Faithful and sharp-eared member of the cher public reedroom notes, “…an observation about the Levine 40th Wozzeck CD (Anja Silja/Jose van Dam)—the second CD (acts 2 and 3) has to be a different performance, different cast and different year. It is undoubtedly Hildegard Behrens on the 2nd CD. I don’t know who the baritone is but it is NOT van Dam. The orchestra/stage balance is different on the 2nd CD and it sounds like a “better” orchestra too. Am I nuts? ” Read more »
According to Mary Garden’s autobiography, Claude Debussy first encountered the Scottish-born diva at the Opéra Comique. After rehearsing her at the piano in a few scenes from his newly completed opera, Debussy said to Garden: “To think that you had to come from the cold far North to create my Mélisande.” He then turned to the theater’s impresario and exclaimed: “I have nothing to tell her.”
This 1983 Met broadcast of Pelléas et Mélisande (included in James Levine: Celebrating 40 Years at the Met – CD Box Set), features an Egyptian-Greek enchantress whom Debussy may also have found similarly beyond reproach: lyric soprano Jeannette Pilou. Read more »
The Met’s 1979 telecast of Mahagonny exposed one of the lesser-known factors contributing to the demise of disco: the global supply of eye shadow, rouge and lip gloss was exhausted for the next decade by a cast featuring Klara Barlow, Louise Wohlafka, Nedda Casei, Gwynn Cornell, Joann Grillo and Isola Jones—and stilettos, garter belts and hairspray were pretty hard to come by, as well! (Ethel Merman had already cleaned New York City out of reinforced girdles, so the Met was left to its own devices.) Read more »
Les Troyens is one of those things, or often two of those things, that should be a big event or it practically needn’t happen at all.* The keynote is grandiosity in the best way, from the subject to the musical demands (let’s include the implicit challenge of one singer performing both Cassandre and Didon—not because it happens often, but because it’s hard not to think about it simply on account of its ever having happened.)
John Corigliano‘s first and second symphonies won the Grawemeyer and the Pulitzer, respectively; the premiere of his Third Symphony wasn’t even reviewed by the Times. His score for The Red Violin won an Oscar™; his score for Edge of Darkness ended up on the cutting room floor. Is there an American composer at once more decorated and dismissed? Ghosts of Versailles is another case in point. It’s difficult to imagine an organization committing more resources to a commission than this luxuriously cast, lavishly produced performance, but the Met’s latest revival got the axe in favor of the now-infamous Leonard Slatkin [...]
“I just saw a woman upstairs,” said poet/translator Richard Howard, “wearing a very large pair of sunglasses that made her look for all the world like a great dragonfly.” “Upstairs” was the balcony at the Met; at the time, I was taking Howard’s lecture on the subject of frivolity in literature, and so when I spotted him at the Lulu intermission I went up to say hi and grin vapidly, which is what I tend to do when I run into a dazzlingly smart person. “And as she was sort of flitting about,” he continued, “she saw me standing there, [...]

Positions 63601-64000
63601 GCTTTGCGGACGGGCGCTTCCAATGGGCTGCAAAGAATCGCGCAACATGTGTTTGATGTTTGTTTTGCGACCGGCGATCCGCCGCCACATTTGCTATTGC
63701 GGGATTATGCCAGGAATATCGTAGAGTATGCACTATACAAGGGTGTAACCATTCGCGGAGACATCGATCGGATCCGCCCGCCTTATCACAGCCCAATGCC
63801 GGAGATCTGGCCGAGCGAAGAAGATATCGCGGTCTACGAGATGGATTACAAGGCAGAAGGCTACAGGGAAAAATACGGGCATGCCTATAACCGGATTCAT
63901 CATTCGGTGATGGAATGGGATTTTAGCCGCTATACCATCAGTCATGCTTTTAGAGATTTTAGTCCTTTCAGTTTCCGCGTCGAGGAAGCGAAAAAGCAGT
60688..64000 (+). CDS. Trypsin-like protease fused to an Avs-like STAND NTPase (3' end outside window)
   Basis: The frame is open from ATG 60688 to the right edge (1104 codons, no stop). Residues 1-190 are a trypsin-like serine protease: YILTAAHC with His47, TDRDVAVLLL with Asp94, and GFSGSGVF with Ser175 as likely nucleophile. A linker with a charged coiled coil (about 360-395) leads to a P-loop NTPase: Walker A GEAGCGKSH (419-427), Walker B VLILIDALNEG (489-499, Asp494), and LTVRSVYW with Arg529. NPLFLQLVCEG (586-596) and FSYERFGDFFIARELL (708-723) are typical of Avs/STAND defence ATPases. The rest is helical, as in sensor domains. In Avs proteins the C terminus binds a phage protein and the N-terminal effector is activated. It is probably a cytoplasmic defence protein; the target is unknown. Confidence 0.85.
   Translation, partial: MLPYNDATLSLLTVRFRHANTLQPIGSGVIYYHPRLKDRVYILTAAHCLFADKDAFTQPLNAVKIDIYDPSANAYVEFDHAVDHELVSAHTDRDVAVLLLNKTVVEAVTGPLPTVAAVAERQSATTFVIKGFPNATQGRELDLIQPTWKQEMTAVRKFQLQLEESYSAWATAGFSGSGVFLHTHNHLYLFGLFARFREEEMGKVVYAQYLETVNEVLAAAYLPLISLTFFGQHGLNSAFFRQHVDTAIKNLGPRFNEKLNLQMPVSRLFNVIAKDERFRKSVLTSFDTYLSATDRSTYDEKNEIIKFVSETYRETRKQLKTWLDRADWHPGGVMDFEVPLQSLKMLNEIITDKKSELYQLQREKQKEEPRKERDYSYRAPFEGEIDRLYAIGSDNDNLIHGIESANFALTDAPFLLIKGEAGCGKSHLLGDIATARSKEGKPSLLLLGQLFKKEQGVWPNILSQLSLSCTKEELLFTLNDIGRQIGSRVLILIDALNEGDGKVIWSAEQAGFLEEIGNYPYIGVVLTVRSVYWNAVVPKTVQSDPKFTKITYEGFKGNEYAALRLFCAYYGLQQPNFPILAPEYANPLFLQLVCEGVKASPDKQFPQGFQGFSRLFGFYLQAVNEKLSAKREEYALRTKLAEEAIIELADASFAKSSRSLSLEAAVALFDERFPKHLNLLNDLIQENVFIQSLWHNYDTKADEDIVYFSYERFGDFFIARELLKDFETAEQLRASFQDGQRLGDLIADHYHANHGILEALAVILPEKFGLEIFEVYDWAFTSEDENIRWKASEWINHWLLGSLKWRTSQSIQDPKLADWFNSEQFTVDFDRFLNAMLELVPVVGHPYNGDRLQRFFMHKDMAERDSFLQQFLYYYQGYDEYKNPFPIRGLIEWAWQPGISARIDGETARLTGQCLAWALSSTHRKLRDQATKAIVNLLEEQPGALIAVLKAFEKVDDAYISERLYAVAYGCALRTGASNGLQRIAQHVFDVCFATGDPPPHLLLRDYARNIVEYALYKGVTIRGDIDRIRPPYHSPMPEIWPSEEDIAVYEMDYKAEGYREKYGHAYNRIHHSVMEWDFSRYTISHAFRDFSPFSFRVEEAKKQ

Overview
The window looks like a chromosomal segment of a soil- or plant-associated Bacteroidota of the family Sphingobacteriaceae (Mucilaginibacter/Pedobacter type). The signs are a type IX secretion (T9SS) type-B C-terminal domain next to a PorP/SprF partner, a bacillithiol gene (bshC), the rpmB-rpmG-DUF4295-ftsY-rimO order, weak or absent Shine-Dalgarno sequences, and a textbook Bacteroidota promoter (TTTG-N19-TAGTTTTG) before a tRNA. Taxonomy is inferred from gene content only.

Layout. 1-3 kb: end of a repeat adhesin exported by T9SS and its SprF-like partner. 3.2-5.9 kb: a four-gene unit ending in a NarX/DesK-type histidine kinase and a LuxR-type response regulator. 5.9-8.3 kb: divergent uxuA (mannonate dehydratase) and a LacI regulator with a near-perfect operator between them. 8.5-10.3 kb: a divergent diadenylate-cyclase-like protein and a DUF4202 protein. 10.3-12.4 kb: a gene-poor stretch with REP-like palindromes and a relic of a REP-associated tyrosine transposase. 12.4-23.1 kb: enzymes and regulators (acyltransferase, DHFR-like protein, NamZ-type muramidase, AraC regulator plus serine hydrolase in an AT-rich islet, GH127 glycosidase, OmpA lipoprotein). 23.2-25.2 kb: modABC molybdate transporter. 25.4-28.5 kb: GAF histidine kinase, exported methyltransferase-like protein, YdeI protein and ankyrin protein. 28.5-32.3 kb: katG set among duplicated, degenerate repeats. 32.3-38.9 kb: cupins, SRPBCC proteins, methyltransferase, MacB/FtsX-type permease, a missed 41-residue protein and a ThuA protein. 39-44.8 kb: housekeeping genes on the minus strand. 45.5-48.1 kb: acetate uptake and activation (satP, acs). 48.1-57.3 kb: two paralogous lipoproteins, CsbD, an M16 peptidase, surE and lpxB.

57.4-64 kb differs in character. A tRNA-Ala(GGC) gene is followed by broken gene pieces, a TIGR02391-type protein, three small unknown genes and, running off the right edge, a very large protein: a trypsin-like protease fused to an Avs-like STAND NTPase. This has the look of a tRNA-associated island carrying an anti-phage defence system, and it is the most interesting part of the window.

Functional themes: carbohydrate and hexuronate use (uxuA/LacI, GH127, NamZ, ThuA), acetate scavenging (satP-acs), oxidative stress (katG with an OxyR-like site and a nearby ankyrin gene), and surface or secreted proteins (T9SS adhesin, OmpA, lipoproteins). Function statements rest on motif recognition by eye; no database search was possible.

Igor Stravinsky was a bit of a musical shapeshifter in his day, especially when compared to his contemporaries in early 20th century Europe. Given, the time in which Stravinsky was living in Europe was one of the most dynamic periods in recent history, but few were able to consistently generate music of such varying style as effortlessly and beautifully as he. This mastery of diversity can been seen clearly in the triple bill of Stravinsky works which was presented at The Met in 1984 titled simply: Stravinsky.
It’s easy to see why the Met has chosen to include this 1982 performance of Der Rosenkavalier in their James Levine: Celebrating 40 Years at the Met – DVD Box Set: the marathon evening is a triumph for Levine from the frenzied blend of waltz melodies in the overture to the final, birdsong-like notes of hope at the end of Act III. Levine is confident and animated throughout the performance, which is spread out over two DVDs. Of course, Levine is always an excellent musician, but this Rosenkavalier reminded me how exciting he and the Met orchestra can be when [...]
A quintessential theater man as well as a brilliant conductor, James Levine rightfully chose not only the five-act version of Don Carlo for this 1980 performance but begins the opera as Verdi had originally conceived it. The Woodcutters chorus and the episode in which Elisabetta gives her necklace to a destitute woman are pages essential to the structure of the whole opera: they articulate around that plangent acciaccatura which, as a micro-Leitmotiv snaking through the entire course of the opera, will drill into Filippo’s aria. The effect is greater at that later point if the numerous times it has played—especially at [...]
“Parade” is defined simply by the Merriam-Webster Dictionary as “a pompous show.” Fitting enough, then, that the triple bill titled Parade: An Evening of French Music Theatre recorded at the Met on March 16, 2002 consists of Erik Satie’s ballet Parade, Francis Poulenc’s Les Mamelles de Tirésias, and Maurice Ravel’s L’Enfant et les Sortilèges. These three short works showcase some of the most pompous, magical, absurd and beautiful music and drama in early 20th century French writing. Fitting, also, that this CD will be included in the pompously large James Levine 40th anniversary box set to be released in September.